NEW YORK (MainStreet) – How are you going to set up a 529 plan when you don't know what it is?
In a discouraging assessment of financial literacy and a bad omen for the nation's college students and people with disabilities, a survey by financial services firm Edward Jones found that 66% have no clue what a 529 plan is. Edward Jones has been conducting this survey for four years, and 529 plans have been around since 1996, but it's almost as if Americans are purposefully ignorant of how it could help them save for college or for health care. Only 34% of Americans could correctly identify a 529 plan as a college savings tool from among four potential options, which is somehow down from 37% in Edward Jones' first survey from 2012.
"Despite headlines focused on the increasingly high costs of college, we still see a significant number of Americans who aren’t aware of one of the most important long-term savings vehicles that can help minimize the impact that the cost of education has on families,” says Steve Seifert, principal at Edward Jones. "Demographically, people are living longer and having children later in life, narrowing the time between a child’s college bills and his or her parents’ retirement age. This, coupled with the fact that the cost of college is increasing at a much higher rate than inflation, means that many are grappling with how to stay on track to meet savings goals.”
While it's troubling that families are having a hard time identifying or implementing a savings plan that's beer around for nearly 20 years, that information doesn't bode well for new 529A plans, either. Much like a 529 college savings plan, savings in a 529A grow tax free, and withdrawals won’t be taxed when used to pay for qualifying expenses. Unlike the original 529, however, those expenses include health and wellness expenses, housing, transportation, education, employment training and legal fees.
Granted, the account owner or beneficiary must meet the Social Security definition of disability and have developed or been diagnosed with the disability before age 26. But anyone who qualified for Supplemental Security Income before turning 26 will be eligible, while others will need a doctor to submit a letter certifying that the individual is blind or has severe functional limitations. The best part is that assets held in a 529A plan will not disqualify the beneficiary from Social Security benefits or Medicaid as long as the total account balance does not exceed $100,000.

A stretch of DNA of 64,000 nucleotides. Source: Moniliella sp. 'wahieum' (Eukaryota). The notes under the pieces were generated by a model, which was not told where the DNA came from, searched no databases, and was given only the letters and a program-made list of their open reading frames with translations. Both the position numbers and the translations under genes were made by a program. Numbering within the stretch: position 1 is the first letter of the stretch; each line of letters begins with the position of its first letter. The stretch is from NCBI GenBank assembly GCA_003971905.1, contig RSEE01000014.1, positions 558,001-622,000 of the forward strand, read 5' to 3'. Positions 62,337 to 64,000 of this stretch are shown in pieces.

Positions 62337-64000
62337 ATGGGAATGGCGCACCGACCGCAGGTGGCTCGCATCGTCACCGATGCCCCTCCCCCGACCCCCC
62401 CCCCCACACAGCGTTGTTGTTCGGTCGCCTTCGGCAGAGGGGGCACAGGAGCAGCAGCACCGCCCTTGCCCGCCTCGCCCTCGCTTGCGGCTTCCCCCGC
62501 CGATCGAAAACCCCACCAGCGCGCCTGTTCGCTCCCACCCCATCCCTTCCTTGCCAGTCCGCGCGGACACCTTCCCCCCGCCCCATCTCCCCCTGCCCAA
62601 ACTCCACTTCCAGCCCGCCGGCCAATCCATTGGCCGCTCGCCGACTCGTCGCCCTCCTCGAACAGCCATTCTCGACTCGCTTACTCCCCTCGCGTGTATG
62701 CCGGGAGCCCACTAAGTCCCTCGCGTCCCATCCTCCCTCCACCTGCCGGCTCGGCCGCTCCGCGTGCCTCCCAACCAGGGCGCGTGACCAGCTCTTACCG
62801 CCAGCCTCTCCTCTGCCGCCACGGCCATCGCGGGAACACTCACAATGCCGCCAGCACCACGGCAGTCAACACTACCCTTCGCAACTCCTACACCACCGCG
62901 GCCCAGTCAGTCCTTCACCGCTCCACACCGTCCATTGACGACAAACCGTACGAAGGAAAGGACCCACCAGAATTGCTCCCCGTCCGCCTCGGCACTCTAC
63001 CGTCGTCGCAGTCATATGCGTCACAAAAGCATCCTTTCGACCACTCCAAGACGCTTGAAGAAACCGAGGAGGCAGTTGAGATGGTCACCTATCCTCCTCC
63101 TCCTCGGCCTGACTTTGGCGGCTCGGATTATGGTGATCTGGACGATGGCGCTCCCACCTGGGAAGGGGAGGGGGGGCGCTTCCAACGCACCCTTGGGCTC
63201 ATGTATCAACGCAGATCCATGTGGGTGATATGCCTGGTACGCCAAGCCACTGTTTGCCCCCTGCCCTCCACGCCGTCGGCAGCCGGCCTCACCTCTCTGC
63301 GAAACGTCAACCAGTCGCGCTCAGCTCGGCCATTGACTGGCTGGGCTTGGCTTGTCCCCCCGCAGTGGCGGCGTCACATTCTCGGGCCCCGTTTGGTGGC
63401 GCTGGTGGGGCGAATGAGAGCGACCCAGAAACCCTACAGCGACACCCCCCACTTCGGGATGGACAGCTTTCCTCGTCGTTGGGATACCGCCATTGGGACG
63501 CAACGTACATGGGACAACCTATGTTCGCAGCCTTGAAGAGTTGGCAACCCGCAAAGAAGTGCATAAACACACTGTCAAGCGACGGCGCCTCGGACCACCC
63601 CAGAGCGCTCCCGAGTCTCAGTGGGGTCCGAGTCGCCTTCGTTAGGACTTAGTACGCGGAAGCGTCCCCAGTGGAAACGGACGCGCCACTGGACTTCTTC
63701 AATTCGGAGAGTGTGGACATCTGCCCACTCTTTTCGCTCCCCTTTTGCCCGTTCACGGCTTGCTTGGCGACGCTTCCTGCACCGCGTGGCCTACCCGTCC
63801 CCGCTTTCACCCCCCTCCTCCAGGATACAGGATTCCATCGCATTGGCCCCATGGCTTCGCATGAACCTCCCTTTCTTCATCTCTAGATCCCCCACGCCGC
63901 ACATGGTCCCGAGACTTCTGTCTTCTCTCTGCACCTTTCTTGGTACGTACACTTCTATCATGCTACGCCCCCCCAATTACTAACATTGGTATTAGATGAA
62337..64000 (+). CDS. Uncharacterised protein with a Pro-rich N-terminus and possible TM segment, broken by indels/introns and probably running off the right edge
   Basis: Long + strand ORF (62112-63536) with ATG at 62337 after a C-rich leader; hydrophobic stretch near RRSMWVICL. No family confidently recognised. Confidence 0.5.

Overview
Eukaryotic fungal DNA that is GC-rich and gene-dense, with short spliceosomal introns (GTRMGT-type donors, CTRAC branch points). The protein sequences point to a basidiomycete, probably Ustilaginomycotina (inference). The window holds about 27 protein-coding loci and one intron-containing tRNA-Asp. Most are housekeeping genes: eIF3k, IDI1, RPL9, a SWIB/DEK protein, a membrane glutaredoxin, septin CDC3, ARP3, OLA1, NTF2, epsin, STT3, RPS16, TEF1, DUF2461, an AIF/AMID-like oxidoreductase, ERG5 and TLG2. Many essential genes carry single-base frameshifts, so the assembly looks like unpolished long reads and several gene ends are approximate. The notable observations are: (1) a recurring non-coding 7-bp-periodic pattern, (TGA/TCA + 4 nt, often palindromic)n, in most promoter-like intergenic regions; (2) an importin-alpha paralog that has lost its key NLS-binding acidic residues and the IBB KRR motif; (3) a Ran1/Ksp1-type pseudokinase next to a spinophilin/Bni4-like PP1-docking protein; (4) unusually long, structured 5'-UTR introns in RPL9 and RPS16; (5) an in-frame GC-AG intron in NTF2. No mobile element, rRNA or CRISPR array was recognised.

“It’s a big advantage because individuals with more than $2,000 in available assets outside of a 529A are disqualified from SSI,” says Paul Jacobs, chief investment officer of Palisades Hudson Financial Group.
So who's aware of what a 529 plan is and who isn't? Well, investment-savvy households with more than $100,000 income correctly identified 529 plans 58%, compared with just 25% for households making less than $35,000. Also, having kids tends to put a bit of urgency behind a 529 plan. Households of three or more people who could spot a 529 plan made up 40% of respondents, compared with just 30% of those with just two people. But households with kids heading to college in a few years (ages 13-17) were actually less aware of 529 plans (35%) than those with younger children (41%).
The 529A, which stemmed from the Achieving a Better Life Experience Act Act passed by Congress last December, is a bit newer and isn't nearly as accessible. Each state is responsible for setting up its own 529A program, though none have yet.
“Since the 529A isn’t available yet, you can’t do anything now other than learn about them and perhaps contact your state legislator to find out the status of legislation in your state,” Jacobs says.
Still, for families taking care of people with special needs, it may help to get familiar with the 529A in advance. Friends and family can contribute, but the contribution limit matches the federal gift tax exclusion of $14,000 a year per beneficiary. Beneficiaries might also need legal representation appointed if they can't manage the account on their own.
“The requirement that the account holder be the beneficiary may prove a complicating factor, since many beneficiaries may be adults with diminished capacity or minors,” Jacobs says. “If the beneficiary is not well-equipped to direct his or her own investments, you’ll need someone with custodianship or power of attorney to manage the account.”
Families should also be aware that states can make reimbursement claims on 529A assets of a beneficiary on Medicaid if that person dies without spending them. A family could avoid that stipulation by putting assets into a special-needs trust — which could also accept securities, life insurance or property, where a 529A only takes cash — but a trust can be a costly proposition for some families and is more complicated to administer.
If costs are a concern, even for families sending kids to college, a 529 should at least be an available option. As it is, 83% of Americans tell Edward Jones that they can't afford the cost of college. Even 63% of those making $100,000 or more a year said college tuition was beyond their means.
"While the cost continues to be a major concern, Americans still recognize the value of a college education – so finding ways to manage those costs becomes paramount in the process," Seifert says."We need to remind them of the wide array of strategies that exist and help them put their goals into action through designing a plan that utilizes the appropriate tools in support of their savings goals."
— Written by Jason Notte in Portland, Ore., for MainStreet
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This article is commentary by an independent contributor. At the time of publication, the author held TK positions in the stocks mentioned.